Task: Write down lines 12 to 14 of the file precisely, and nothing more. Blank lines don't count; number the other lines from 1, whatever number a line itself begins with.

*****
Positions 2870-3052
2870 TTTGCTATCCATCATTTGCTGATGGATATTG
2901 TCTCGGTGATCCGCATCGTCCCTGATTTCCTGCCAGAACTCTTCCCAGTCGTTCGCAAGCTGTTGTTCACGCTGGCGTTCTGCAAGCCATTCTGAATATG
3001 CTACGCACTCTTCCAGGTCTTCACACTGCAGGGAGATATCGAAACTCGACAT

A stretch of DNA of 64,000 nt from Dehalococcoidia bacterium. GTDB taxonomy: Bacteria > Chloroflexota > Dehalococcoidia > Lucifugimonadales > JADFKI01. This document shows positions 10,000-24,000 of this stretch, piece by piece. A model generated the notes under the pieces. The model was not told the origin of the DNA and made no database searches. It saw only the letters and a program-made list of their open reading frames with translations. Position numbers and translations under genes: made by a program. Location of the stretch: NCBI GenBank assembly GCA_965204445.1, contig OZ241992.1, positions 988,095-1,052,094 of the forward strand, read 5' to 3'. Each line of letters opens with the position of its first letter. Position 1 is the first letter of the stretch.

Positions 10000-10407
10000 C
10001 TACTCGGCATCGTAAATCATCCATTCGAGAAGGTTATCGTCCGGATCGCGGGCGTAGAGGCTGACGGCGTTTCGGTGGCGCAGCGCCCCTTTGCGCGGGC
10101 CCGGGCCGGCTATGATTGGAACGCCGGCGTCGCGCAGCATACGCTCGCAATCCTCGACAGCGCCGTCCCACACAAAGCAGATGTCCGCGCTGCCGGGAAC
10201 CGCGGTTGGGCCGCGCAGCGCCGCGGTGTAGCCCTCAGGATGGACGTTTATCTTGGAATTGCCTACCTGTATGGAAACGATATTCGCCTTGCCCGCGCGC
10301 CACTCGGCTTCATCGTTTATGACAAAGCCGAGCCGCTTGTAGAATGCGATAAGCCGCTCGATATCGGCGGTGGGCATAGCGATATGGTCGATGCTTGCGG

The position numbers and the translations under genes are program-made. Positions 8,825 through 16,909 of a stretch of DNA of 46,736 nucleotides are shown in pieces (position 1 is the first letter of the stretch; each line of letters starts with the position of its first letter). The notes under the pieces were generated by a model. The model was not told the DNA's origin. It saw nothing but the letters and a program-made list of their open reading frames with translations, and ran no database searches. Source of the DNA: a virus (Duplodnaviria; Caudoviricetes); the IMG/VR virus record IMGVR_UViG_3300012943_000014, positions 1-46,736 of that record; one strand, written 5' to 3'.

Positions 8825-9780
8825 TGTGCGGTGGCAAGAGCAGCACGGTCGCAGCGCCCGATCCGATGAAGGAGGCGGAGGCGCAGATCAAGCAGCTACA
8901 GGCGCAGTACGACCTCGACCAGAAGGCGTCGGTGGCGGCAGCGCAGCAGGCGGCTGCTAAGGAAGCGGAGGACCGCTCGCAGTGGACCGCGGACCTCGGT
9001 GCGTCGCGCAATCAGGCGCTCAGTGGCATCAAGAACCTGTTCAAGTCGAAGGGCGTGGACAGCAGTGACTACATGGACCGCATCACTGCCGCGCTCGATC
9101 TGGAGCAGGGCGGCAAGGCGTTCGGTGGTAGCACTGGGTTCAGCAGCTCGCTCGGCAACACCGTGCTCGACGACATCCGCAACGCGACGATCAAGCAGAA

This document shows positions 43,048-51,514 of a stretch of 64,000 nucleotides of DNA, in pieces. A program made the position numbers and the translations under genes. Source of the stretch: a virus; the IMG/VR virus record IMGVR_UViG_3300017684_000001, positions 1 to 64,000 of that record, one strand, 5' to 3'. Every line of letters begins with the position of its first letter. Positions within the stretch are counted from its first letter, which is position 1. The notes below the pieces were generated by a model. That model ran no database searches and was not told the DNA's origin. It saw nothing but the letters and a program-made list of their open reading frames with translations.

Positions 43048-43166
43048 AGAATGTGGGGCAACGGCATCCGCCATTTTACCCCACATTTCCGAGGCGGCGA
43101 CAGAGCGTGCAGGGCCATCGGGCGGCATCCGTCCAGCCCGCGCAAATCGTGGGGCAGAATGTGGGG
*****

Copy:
The position numbers and the translations under genes are program-made. Positions 8,825 through 16,909 of a stretch of DNA of 46,736 nucleotides are shown in pieces (position 1 is the first letter of the stretch; each line of letters starts with the position of its first letter). The notes under the pieces were generated by a model. The model was not told the DNA's origin. It saw nothing but the letters and a program-made list of their open reading frames with translations, and ran no database searches. Source of the DNA: a virus (Duplodnaviria; Caudoviricetes); the IMG/VR virus record IMGVR_UViG_3300012943_000014, positions 1-46,736 of that record; one strand, written 5' to 3'.

Positions 8825-9780
8825 TGTGCGGTGGCAAGAGCAGCACGGTCGCAGCGCCCGATCCGATGAAGGAGGCGGAGGCGCAGATCAAGCAGCTACA